Excerpt: Looking for your first DSLR or a spare to complement one you already own? The latest generation of budget DSLR's has arrived offering more for your money than ever before. How does ten million pixels for £400 sound? Not bad, eh! Step forward Pentax's K200D and the Alpha 200 from Sony. Both are aimed to appeal to beginners looking for top value for money. Daniel Lezano finds out if these budget bargains are too good to be true.
Excerpt: The latest generation of budget DSLRs has arrived offering more for your money than ever before. How does ten million pixels for £400 sound? Not bad, eh! Step forward Pentax’s K200D and the Alpha 200 from Sony. Both are aimed to appeal to beginners looking for top value for money. Daniel Lezano finds out if these budget bargains are too good to be true PENTAX 200D £500 with 18-55mm f/3.5-5.6 AL II lens Handling & ease of use: Pentax's K100D won many plaudits for its...
Conclusion: The Pentax K200D is competing in a very crowded segment of the marketplace. All manufacturers have been increasing the number of features and the quality of their cameras over the past couple of years or so and the entry-level segment is characterized by fierce competition. So, was the step that Pentax made from the K100D to the K200D enough to stay a serious alternative to the big boys in this bracket of the market?
Pros: Superb build quality for the class, weather-sealed body, Efficient image stabilization (not as good as Pentax claims though), Top LCD (but no backlight), Largest and brightest viewfinder in its class, Reliable flash exposure, Wireless flash, Intuitive menus and displays (but slightly dated design), Optional battery-grip improves handling, In-camera RAW-development (but limited options only), Good range of JPEG customization options, 11-point AF, Accurate and fast auto...
Cons: Default JPEGs too contrasty, oversharpened and smeared, JPEG engine not making the most out the camera's RAW data, No live view, Few direct buttons (but Function menu sort of makes up for it), Dynamic range in the highlights slightly below average (but efficient D-Range tool), Limited continuous shooting capability, slower than average and small buffer, Flash must be raised for AF assist (although AF works even in very low light), No Kelvin white balance option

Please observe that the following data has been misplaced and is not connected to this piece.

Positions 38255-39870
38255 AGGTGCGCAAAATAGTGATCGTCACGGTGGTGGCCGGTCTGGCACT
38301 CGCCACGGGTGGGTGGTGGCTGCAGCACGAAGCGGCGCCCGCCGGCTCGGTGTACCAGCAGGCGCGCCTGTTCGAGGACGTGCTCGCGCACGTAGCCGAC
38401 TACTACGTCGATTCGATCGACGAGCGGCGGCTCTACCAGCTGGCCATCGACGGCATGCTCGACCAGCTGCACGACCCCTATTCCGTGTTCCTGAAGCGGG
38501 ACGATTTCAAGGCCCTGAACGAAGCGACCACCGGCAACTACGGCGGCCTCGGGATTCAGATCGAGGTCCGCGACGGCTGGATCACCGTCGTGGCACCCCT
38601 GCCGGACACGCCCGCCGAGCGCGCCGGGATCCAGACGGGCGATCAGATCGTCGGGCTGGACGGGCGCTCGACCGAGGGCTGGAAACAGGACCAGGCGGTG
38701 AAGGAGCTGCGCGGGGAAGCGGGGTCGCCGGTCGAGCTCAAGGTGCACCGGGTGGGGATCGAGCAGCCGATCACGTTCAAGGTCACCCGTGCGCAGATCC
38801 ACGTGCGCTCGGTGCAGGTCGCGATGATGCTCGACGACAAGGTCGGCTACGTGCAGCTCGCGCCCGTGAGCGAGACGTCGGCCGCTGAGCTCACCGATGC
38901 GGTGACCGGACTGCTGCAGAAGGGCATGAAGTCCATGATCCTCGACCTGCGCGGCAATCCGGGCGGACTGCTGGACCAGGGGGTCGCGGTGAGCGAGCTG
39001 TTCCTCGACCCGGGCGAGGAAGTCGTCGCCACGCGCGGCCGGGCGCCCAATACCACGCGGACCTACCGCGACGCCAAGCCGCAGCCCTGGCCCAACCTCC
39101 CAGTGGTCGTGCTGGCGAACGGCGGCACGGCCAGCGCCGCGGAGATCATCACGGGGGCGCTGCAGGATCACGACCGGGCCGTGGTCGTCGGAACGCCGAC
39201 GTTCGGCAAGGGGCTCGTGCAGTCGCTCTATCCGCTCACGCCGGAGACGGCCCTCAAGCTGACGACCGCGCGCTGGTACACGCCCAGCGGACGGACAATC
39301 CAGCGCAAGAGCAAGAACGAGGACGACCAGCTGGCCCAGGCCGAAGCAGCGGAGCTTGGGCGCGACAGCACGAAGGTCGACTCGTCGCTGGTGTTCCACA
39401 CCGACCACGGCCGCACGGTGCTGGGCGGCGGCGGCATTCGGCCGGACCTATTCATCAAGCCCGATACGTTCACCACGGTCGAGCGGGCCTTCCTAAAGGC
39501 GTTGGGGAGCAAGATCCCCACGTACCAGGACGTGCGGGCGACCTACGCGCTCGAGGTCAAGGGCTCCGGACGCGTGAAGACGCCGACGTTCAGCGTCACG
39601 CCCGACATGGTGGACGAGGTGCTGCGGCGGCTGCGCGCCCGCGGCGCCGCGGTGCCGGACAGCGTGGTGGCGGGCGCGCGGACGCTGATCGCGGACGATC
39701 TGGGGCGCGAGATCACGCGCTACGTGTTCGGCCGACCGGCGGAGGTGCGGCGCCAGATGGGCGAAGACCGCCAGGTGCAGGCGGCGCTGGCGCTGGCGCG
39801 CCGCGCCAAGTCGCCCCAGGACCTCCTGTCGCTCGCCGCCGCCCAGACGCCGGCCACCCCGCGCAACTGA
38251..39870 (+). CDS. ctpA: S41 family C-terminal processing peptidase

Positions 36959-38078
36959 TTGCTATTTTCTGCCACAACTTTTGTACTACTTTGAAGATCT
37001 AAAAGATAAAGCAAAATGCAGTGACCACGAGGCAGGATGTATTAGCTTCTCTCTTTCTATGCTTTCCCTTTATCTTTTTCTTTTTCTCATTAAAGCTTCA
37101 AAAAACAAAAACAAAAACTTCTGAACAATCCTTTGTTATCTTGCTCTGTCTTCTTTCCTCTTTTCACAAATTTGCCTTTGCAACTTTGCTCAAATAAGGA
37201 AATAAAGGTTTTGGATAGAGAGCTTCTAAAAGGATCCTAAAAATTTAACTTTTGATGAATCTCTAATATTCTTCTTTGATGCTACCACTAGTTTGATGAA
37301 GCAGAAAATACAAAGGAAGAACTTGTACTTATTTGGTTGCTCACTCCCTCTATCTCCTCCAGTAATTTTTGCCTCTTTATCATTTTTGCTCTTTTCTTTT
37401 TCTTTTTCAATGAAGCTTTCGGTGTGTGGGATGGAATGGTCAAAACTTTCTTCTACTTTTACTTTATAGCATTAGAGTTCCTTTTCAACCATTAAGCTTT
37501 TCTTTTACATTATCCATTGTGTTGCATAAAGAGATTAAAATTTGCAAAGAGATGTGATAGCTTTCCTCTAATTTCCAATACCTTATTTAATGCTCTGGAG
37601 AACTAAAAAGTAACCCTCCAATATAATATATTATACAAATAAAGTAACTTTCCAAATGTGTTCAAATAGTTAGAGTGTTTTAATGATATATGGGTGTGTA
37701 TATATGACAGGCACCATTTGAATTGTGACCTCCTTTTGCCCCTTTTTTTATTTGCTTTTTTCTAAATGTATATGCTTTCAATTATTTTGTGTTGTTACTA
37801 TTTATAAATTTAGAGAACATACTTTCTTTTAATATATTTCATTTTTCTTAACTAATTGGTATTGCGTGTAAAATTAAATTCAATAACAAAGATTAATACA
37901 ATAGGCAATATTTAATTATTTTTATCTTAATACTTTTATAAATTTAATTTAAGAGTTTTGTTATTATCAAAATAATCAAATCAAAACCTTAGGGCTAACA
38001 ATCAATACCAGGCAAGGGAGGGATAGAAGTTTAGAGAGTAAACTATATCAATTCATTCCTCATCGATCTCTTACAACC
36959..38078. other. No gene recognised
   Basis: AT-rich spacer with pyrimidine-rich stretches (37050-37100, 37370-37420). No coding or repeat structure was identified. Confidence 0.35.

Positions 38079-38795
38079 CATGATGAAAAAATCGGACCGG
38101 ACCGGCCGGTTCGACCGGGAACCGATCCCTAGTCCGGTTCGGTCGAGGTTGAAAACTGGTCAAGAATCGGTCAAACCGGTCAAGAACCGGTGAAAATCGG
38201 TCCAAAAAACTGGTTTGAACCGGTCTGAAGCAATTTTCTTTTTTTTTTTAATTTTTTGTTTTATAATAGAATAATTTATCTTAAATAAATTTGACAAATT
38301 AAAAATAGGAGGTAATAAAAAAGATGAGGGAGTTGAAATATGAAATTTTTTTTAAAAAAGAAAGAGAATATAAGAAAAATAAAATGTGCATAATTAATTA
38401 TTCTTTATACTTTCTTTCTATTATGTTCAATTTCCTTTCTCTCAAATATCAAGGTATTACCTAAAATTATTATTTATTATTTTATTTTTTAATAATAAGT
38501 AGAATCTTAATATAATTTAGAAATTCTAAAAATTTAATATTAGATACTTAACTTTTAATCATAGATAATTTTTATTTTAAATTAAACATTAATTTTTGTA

Summary: The Pentax K200D is certainly a unique proposition in the current entry-level DSLR market. While most rival manufacturers are packing in the gadgets on their latest models, Pentax has opted for a more traditional approach, eschewing fashionable features like Live View and instead focusing on controls, customisation and build quality.
Pros: Tough and weatherproof body., Built-in Shake Reduction., Convenient AA battery power., Broad degree of customisation.
Cons: No Live View facilities., Anti-shake not as effective as rivals., Disappointing continuous shooting., Tendency to underexpose.
Excerpt: Jump to Page: K200D SLR Playback Features & Menus Function, Record and Custom Menus Bundled PENTAX Software Controls, Storage, I/O, Power Flash and Viewfinder Shake Reduction, Lens Mount, Lenses Steve's Conclusion Sample Pictures 360-degree QuickTime VR Tour Next: Playback Features & Menus Visitors of Steves can visit the stores below for real-time pricing and availability.
Excerpt: Pentax is the Rodney Dangerfield of camera companies—they just don’t get any respect. The fact they operate on a shoestring budget, have recently been taken over by lens-maker Hoya and have as much clout with your local mega-retailer as I do may have something to do with it. Many photographers made their bones with Pentax K series cameras (back in the film days) so there’s a bit of nostalgia for the brand. Most new shooters don’t know Pentax from Pampers.